The Smithsonian National Air and Space Museum’s Udvar-Hazy Center recently received a treasure trove: 85 cubic feet of Arthur C. Clarke’s papers, shipped from his home in Sri Lanka. Including a high-school notebook, where the young Clarke rated the science fiction stories he read. And an early draft of Clarke’s 2001: A Space Odyssey.
Over at Smithsonian Magazine, Bruce Sterling talks about poring over these papers, and seeing how the conversations between Clarke and director Stanley Kubrick shaped the development of 2001. One choice tidbit:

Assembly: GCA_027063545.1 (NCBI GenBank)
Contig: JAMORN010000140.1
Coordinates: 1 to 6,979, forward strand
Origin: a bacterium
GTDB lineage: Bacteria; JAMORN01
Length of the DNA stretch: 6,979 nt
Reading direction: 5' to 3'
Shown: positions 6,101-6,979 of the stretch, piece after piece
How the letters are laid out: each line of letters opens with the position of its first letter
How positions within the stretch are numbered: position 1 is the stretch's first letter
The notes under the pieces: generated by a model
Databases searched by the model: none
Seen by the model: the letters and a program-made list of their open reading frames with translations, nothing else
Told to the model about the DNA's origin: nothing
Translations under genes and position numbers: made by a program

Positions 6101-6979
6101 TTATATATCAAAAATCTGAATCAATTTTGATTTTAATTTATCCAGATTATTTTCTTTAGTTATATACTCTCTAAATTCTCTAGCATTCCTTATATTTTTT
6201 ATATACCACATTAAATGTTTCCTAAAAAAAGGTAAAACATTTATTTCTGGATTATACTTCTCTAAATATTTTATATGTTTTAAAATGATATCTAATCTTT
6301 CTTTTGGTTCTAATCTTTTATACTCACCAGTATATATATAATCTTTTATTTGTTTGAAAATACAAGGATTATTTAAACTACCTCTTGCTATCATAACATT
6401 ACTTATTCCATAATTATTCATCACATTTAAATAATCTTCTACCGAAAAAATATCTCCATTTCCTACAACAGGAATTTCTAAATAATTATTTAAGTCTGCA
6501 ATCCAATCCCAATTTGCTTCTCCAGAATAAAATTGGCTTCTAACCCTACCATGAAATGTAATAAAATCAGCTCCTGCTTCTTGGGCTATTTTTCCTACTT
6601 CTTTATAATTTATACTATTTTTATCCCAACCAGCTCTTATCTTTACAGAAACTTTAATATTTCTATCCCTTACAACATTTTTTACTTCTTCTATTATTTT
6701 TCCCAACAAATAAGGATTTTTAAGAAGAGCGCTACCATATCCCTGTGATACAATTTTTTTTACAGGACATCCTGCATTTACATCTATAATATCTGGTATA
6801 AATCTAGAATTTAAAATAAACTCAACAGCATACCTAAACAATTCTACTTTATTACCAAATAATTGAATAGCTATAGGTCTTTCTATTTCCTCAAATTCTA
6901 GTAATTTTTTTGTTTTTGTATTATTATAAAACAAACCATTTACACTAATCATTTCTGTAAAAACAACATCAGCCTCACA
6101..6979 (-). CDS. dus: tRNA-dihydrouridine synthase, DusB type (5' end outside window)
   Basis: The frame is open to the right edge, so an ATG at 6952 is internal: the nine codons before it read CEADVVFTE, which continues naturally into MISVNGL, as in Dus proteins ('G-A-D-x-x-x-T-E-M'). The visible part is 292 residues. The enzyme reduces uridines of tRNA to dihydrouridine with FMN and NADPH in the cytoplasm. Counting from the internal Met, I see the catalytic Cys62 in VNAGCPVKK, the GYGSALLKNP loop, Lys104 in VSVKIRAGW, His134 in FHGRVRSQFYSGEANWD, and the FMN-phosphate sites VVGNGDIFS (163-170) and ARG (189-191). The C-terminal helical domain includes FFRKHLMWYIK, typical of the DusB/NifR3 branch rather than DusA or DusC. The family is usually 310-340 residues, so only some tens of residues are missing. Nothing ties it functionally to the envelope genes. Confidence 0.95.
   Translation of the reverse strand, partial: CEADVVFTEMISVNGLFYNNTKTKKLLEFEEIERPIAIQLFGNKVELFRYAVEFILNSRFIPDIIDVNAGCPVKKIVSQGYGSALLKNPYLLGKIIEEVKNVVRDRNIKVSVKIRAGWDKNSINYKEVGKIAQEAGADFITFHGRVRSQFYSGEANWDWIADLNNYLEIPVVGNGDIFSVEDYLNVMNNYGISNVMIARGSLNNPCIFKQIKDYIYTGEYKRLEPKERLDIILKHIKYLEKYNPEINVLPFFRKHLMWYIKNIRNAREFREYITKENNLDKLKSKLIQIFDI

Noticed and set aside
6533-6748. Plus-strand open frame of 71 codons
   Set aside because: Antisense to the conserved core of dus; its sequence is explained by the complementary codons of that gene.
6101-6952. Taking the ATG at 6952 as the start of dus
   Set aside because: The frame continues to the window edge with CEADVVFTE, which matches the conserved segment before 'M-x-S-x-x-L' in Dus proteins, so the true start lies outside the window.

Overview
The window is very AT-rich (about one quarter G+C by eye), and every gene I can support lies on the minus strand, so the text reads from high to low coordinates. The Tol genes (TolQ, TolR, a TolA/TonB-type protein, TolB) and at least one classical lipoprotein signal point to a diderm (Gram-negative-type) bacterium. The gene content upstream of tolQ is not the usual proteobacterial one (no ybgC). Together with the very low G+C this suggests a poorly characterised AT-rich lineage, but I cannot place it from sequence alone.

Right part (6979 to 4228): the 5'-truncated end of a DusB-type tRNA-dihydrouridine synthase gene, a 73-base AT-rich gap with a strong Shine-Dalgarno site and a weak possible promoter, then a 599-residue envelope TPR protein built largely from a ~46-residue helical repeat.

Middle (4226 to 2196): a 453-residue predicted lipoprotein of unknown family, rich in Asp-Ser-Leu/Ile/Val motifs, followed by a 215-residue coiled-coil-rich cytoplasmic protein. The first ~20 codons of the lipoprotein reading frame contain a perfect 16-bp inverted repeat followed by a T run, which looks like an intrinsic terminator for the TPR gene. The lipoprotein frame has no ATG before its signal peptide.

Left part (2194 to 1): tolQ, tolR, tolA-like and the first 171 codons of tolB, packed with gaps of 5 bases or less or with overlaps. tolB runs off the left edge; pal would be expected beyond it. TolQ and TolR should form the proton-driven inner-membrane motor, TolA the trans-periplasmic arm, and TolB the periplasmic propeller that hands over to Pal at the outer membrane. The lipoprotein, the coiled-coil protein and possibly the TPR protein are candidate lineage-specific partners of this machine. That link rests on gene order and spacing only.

As [Clarke and Kubrick] worked together, conjuring up the novel and the film, correspondence reveals a preoccupation with “the Cube” (later transmuted into the Monolith). Responding to Clarke’s suggestion in 1966 that the Cube communicate directly with the man-apes who would one day populate the film, Kubrick instead advocates an enigmatic presence: “We see only the hypnotic image appear and the spellbound faces of the man-apes.”
Read more about the Clarke Papers over at Smithsonian Magazine, and start planning that road trip.